British Prime Minister Theresa May will urge European Union leaders on Thursday to approve an agreement to move Brexit talks on to a second phase, hours after an embarrassing parliamentary defeat at home that weakens her hand. At the beginning of a dinner in Brussels, May will repeat her case for unlocking talks to unravel more than 40 years of union to allow for the discussion of future trade relations, which she sees as crucial to offering certainty for businesses. The 27 other EU leaders are all but certain to approve the deal to move to second phase on Friday, after May has left Brussels, launching a new stage of talks that could be hampered by divisions at home and differences with the EU. Acknowledging the tough negotiations ahead, Donald Tusk, chairman of the EU leaders, warned them that only their unity displayed so far in the Brexit talks would deliver a good deal. “I have no doubt that the real test of our unity will be the second phase of Brexit talks,” Tusk told reporters in Brussels. A senior British government official said that the prime minister would press for a quick agreement on a transition deal to allow businesses to adapt to life after Brexit.
“The prime minister will say that reaching the agreement on phase one has required give and take on both sides but a fair outcome has been achieved,” the official told reporters. Phase one covered Britain’s bill to the EU, the border with Ireland and the status of EU citizens in Britain. After days of often fraught diplomacy, May rescued the initial deal last Friday, easing the concerns of her Northern Irish allies over the wording to protect a free border with EU member Ireland without separating the province from the UK. Then, EU negotiators said the talks had made “sufficient progress”, a recommendation that will, barring accidents, be blessed by the leaders of the other member states.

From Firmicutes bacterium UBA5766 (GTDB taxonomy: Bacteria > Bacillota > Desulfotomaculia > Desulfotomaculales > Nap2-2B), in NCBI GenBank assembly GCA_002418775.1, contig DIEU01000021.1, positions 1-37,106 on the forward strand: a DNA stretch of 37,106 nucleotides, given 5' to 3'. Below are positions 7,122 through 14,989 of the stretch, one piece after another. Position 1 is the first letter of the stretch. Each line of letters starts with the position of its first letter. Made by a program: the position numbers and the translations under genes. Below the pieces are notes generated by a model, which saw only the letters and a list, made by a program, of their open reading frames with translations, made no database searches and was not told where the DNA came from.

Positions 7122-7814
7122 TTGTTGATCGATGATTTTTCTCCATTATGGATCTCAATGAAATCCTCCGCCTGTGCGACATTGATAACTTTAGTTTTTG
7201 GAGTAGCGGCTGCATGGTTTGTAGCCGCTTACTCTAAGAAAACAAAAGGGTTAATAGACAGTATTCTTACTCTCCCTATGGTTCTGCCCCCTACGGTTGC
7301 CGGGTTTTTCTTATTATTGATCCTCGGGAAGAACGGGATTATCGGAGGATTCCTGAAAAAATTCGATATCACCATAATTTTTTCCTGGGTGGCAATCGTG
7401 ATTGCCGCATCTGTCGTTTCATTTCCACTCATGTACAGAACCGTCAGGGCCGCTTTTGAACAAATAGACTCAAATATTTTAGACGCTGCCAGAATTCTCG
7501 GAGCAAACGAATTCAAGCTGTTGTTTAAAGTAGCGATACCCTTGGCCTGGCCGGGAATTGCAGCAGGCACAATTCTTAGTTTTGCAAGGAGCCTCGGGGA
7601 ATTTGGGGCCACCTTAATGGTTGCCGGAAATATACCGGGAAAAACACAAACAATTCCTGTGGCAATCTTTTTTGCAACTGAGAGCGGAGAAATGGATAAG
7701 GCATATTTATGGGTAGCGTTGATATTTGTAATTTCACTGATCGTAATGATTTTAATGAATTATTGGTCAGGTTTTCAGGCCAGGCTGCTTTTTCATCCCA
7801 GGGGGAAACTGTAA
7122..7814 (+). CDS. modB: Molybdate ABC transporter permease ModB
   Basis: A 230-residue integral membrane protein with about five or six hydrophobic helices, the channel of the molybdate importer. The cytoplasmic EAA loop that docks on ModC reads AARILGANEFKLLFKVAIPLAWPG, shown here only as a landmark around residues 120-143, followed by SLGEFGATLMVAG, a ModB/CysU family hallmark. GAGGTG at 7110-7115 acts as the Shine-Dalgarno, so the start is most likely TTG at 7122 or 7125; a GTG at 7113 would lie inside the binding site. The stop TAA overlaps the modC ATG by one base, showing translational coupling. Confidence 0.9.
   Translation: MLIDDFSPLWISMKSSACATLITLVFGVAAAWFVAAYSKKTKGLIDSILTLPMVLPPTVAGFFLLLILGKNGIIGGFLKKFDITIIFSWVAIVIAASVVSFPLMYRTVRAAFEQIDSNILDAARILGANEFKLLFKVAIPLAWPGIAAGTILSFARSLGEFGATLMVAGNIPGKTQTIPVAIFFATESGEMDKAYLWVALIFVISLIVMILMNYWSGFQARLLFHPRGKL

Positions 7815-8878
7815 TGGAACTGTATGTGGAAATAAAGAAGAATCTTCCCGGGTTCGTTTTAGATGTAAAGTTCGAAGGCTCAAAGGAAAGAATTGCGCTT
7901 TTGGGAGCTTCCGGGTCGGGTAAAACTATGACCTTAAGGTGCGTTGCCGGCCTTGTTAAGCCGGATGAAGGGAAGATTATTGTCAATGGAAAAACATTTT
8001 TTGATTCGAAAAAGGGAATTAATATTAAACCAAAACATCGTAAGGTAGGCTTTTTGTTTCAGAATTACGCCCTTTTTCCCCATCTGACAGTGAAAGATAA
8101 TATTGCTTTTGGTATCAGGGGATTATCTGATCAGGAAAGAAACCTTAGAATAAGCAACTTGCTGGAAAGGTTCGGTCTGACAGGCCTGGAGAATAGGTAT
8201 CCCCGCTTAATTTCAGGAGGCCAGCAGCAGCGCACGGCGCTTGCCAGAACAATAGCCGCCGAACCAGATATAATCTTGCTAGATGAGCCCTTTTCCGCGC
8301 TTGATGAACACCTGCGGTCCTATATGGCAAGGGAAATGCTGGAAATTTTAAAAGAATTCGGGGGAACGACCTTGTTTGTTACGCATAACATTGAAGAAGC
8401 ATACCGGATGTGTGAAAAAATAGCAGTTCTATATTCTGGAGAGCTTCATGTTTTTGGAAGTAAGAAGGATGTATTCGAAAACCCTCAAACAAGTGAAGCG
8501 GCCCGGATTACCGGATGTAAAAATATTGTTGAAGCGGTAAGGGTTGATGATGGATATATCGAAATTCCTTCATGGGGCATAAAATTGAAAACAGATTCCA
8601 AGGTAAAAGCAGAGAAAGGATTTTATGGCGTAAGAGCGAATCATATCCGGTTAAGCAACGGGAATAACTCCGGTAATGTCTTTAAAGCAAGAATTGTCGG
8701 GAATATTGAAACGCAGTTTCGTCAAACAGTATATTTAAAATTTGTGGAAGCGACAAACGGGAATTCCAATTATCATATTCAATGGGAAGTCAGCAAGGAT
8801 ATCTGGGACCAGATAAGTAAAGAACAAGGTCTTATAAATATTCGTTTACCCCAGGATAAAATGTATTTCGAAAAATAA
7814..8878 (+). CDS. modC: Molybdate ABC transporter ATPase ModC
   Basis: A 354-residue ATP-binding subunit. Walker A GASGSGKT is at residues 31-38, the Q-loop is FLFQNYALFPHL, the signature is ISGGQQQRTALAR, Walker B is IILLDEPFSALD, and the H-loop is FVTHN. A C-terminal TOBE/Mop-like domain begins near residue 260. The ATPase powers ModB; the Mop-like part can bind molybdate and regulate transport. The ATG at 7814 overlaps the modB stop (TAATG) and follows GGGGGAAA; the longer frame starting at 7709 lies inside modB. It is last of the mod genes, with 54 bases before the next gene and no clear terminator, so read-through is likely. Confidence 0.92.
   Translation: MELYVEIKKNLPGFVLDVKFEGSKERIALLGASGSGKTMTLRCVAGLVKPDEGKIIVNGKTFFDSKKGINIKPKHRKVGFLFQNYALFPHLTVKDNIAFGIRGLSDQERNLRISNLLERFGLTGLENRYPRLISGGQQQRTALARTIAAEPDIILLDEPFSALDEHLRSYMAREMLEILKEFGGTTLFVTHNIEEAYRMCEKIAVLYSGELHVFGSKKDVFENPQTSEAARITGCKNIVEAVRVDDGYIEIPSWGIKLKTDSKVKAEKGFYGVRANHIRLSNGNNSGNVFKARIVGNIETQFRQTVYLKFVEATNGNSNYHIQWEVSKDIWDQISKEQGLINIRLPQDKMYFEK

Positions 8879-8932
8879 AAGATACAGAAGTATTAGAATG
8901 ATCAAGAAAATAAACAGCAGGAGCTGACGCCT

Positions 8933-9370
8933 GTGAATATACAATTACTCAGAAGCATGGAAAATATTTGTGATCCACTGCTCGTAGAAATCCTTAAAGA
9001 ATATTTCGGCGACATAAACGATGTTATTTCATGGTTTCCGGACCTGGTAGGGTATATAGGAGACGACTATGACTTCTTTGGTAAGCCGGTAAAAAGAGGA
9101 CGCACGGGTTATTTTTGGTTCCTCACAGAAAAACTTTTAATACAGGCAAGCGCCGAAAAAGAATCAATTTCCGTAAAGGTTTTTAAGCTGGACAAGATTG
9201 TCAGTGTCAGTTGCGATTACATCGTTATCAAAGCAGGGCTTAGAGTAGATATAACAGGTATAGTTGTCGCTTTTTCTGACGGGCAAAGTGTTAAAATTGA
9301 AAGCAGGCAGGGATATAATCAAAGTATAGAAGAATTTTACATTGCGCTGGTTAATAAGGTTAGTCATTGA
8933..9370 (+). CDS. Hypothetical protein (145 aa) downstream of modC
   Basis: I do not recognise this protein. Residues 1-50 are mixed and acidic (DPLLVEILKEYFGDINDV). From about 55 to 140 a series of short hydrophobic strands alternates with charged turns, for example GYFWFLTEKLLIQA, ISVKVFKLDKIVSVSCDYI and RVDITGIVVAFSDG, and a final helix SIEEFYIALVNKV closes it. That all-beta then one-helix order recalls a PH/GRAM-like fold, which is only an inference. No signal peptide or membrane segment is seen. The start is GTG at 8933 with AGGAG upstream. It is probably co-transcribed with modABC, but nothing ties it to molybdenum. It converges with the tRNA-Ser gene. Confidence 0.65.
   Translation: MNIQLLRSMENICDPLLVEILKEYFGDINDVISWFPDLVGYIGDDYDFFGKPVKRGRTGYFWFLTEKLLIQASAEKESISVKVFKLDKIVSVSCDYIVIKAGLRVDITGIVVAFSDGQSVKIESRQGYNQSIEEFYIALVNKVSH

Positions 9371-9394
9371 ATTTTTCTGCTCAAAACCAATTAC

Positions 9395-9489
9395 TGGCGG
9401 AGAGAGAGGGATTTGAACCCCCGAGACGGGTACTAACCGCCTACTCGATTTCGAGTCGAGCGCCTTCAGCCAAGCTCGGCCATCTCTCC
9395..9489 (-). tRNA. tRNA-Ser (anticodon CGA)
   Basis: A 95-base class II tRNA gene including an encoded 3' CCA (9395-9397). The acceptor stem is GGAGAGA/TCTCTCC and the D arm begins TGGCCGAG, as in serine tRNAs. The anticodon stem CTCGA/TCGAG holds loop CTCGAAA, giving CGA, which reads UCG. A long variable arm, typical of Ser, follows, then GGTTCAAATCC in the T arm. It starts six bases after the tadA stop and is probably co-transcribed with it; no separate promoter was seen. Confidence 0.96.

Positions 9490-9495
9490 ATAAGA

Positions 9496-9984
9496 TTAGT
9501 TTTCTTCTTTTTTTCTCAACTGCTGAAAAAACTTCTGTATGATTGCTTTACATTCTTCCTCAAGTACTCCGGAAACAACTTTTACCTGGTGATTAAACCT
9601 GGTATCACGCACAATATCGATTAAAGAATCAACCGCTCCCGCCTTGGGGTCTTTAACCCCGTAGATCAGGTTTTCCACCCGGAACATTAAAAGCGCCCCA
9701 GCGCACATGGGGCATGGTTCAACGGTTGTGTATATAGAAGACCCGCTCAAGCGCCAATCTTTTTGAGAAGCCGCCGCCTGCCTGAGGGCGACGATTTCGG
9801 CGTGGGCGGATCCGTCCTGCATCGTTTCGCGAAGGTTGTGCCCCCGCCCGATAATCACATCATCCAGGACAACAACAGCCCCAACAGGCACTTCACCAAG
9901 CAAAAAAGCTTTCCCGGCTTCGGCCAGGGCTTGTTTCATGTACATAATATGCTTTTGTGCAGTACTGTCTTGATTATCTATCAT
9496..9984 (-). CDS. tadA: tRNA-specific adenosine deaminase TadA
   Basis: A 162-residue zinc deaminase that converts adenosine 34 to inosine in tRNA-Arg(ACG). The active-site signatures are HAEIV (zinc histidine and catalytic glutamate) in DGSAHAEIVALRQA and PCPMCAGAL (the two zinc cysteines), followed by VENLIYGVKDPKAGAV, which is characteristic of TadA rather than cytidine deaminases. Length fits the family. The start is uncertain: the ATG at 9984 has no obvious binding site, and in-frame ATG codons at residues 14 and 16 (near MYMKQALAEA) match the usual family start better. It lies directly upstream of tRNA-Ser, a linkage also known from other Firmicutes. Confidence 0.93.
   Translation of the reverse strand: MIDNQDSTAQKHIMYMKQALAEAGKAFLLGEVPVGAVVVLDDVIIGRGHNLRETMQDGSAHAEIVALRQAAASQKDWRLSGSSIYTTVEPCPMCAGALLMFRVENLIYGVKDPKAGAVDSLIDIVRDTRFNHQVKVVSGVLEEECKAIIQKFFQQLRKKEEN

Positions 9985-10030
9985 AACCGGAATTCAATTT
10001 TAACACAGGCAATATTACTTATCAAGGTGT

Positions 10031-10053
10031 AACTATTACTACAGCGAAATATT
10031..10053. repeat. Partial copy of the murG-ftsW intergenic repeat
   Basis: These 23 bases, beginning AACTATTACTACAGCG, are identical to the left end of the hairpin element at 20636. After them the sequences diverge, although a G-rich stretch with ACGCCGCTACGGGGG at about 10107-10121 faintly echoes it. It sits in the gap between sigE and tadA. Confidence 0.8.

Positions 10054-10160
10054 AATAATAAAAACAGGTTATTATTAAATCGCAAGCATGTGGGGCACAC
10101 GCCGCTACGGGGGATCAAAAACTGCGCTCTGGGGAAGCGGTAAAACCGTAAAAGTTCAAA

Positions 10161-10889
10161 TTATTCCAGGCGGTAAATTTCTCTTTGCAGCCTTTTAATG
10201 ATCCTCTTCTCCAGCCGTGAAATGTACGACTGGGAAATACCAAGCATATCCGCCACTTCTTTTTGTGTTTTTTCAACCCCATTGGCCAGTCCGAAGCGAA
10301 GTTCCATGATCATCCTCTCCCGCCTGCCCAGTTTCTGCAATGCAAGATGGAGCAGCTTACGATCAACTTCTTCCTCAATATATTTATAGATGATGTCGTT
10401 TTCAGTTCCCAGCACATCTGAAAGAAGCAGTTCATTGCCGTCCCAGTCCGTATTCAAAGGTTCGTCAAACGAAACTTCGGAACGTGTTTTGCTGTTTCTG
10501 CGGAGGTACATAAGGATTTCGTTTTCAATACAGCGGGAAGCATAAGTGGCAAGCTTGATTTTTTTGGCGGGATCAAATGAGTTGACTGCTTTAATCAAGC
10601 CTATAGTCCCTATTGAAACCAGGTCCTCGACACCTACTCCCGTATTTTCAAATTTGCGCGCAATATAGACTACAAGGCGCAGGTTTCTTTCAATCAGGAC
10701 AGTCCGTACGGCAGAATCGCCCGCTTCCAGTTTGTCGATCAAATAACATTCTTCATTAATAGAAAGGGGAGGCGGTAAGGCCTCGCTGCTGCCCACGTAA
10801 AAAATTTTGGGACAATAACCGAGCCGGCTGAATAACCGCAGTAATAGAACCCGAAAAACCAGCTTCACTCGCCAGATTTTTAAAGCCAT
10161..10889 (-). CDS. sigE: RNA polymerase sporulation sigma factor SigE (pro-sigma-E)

Her success has won her some respite at home from political infighting between enthusiasts and sceptics of Brexit in her ruling party, and has reduced the prospect of a disorderly departure from the bloc. But there are hurdles still to negotiate. May and her cabinet are due next Tuesday to hold a discussion of senior ministers’ competing views on Britain’s future outside the EU – to remain close to the bloc or forge a new path. She also faces a newly emboldened parliament after rebels in her own party joined forces with opposition lawmakers to demand that Parliament not the government gets the final say on the deal – a defeat they may try to repeat next week when May puts Britain’s departure date into a bill to sever ties.
The EU is willing to start talks next month on a roughly two-year transition period to ease Britain out after March 2019 but wants more detail from London on what it wants before it will open trade negotiations from March. Pro-Brexit lawmakers are concerned by a fall-back promise in the initial deal to have “full regulatory alignment” with the EU if there is no overall agreement on future ties, and fear that their desire for an independent Britain is being undermined. The blow to May, already weakened after losing her Conservative Party’s majority in an election in June, in parliament means that her government could now face a rush to pass the laws it needs to get ready for Brexit.
Up until the last minute of an often bitter debate, May’s team tried to convince lawmakers in her party to block the measure to give Parliament a final vote, which the government fears will weaken its hand in Brexit negotiations. But enough conservatives rebelled to carry it narrowly by 309 votes to 305 in the 650-seat lower house. “This defeat is a humiliating loss of authority for the government on the eve of the European Council meeting,” opposition Labour leader Jeremy Corbyn said in a statement. Divisions have split not only the governing Conservatives but Labour and the wider country — which voted narrowly for Brexit 18 months ago.
Before dinner on Thursday, May and her EU peers will discuss the bloc’s plan for closer defence cooperation with NATO Secretary-General Jens Stoltenberg. Long blocked by London, the plan now has backing from Britain, which as one of Europe’s main military powers, wants to keep ties with the EU on defence. Over dinner, leaders will discuss their response to the migration crisis from Africa and the Middle East, and lingering deep divisions over how to share the load. They will confirm a rollover of sanctions on Russia over the Ukraine crisis and are likely to reaffirm their opposition to U.S. President Donald Trump’s move to recognise Jerusalem as the capital of Israel.